With six great Hawaii islands that you can visit, how do you choose the best island(s) for you? That’s a question that many potential Hawaii visitors wrestle with. Trust me, I’ve been there.
I’ve seen a few surveys that ask a handful of questions and supposedly result in an answer of the perfect island for you. Though I’m often called a Hawaii expert, just for fun, I take these quizzes to see the result. After the result displays, I have to wonder how’d they come up with that answer? The trouble with these surveys is that they are too short and ask odd questions like, “Your perfect day includes hiking to a volcano or lounging on the beach or pampering in a spa or searching for beautiful waterfalls.” Well, I don’t know about you, but I want to do all of the above! I think the results of these simple questionnaires are as effective as picking an answer out of a hat.
So, how on earth do you pick an island or two to visit on your vacation? I have some suggestions and can point you to some great resources that will help you get started.
1. Review the visitors bureau website for each island. If a particular island looks interesting to you, order their free island guide. These sites and guides highlight the scenery, cultural activities, and island adventures. The island visitor bureaus give you a good flavor for what each island has to offer.
- Kauai: Visitors Bureau website and page to download and/or order free Kauai guide that includes maps and island highlights.
- Oahu Visitors Bureau website and page to download and/or order Oahu vacation planner that includes maps and island highlights.
- Maui Visitors Bureau website and page to download and/or order Maui vacation planner that includes maps and island highlights. Note that the Maui Visitor’s Bureau also includes the islands of Lanai and Molokai – two lesser visited, but fantastic islands.
- Big Island Visitors Bureau website and page to download and/or order a Big Island planner which includes maps and island highlights.
- Lanai Visitors Bureau website and page to order a free Lanai travel guide. (Also see the link to order a Maui guide that’s mentioned above.)
- Molokai Visitors Bureau website and page to order a free Molokai travel guide. (Also see the link to order a Maui guide that’s mentioned above.)
You might also benefit from surfing the overall Hawaii Visitors Bureau’s website where you can watch videos, find festivals and quickly get lost in discovering all the wonderful things the islands of Aloha have to offer.
2. Take an island virtual tour. A picture is worth a thousand words and a virtual helicopter tour is worth even more! Though the Blue Hawaiian Helicopter island videos were not generated for the intent of helping a potential visitor choose an island, I think they’re great for just that. It’s one thing to see a still photo, but to see a video is even more useful. Here are links to the individual island videos:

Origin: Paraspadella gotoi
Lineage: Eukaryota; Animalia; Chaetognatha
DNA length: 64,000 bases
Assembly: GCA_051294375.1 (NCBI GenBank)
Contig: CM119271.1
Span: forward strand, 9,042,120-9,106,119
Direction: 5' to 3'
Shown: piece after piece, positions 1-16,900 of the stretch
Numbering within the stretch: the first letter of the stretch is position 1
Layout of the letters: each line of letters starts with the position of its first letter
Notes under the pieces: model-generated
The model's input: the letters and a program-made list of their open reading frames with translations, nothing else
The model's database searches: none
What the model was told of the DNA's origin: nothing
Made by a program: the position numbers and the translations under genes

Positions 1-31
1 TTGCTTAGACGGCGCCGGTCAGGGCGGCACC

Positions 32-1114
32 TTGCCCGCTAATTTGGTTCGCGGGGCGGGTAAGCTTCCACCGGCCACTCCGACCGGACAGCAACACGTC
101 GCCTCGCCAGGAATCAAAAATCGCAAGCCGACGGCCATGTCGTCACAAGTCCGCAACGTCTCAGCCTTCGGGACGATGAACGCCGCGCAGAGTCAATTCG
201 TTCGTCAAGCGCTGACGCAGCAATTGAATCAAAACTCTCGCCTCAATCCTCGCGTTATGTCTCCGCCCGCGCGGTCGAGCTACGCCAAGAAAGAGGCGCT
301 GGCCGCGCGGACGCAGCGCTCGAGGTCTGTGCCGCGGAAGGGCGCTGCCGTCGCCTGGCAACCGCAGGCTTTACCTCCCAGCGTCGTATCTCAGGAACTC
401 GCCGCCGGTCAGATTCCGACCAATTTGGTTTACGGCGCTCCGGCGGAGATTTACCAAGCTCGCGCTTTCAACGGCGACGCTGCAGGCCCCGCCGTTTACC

There’s about a half a dozen videos or more for each island, so make sure you check them all out by clicking on the “Area of Interest” navigation on the left as well as the circles on the island maps.
3. Review our easy to use Go Visit Hawaii Vacation guides. Though not as fancy as the official visitors bureau sites, there’s a great depth of unbiased, practical advice in my island guides. Each guide offers photo highlights of each island, advice on when to go, where to stay, where to play, and where to dine.
- Kauai Vacation Guide
- Oahu Vacation Guide
- Maui Vacation Guide
- Big Island Vacation Guide
- I’ve not written Lanai or Molokai guides yet, but I’ve written plenty of articles about each island. See these links for Lanai articles and Molokai articles.
If you are considering Hawaii for a honeymoon or a romantic trip, checkout our island honeymoon guides:
4. Review the following infographic:
5. Ask an expert. I’ve vacationed on every island and I know them very well. If you have thoroughly reviewed the above links and you are still not sure which island(s) best suit you, you can ask me. Do not cheat yourself by not taking the time to review the links and read the content of this page. Only you know what appeals and resonates with you. You’ll be wasting your time and mine by not thoroughly reviewing the links and resources in this article before you comment.
Bear in mind that I am not a travel agent. I write this site on a voluntary basis, so I am not available to assist with individual trip planning details.
Once again, do not cheat yourself by not taking the time to review the resources in this article. After you have reviewed every link and all the content in this article, if you are still unsure of which island(s) use the comments to describe:
- What do you like to do on vacation?
- What don’t you like to do on vacation?
- What island(s) are you considering? Are you already leaning towards one or two?
- Have you already identified some must see sights?
- Before you say you want to see Pearl Harbor, read this article if you are think you must see Pearl Harbor as you don’t necessarily have to stay on Oahu in order to see Pearl Harbor.
- Before you say you want to see volcanoes, read: Where to see volcanoes in Hawaii? If you want to see an active volcano then your answer is to go to the Big Island.
- What time of year you anticipate you’ll be visiting Hawaii?
- How many days you have in mind for your Hawaii vacation? Read our article: how many Hawaiian Islands should you visit during your vacation.
6. Don’t worry. You can’t make a bad decision. You can have a fantastic Hawaii vacation no matter which island(s) you choose. They all have their own personality and unique features for you to enjoy and admire.
For more Hawaii vacation planning advice, see our guide for first time Hawaii visitors with step by step planning instructions.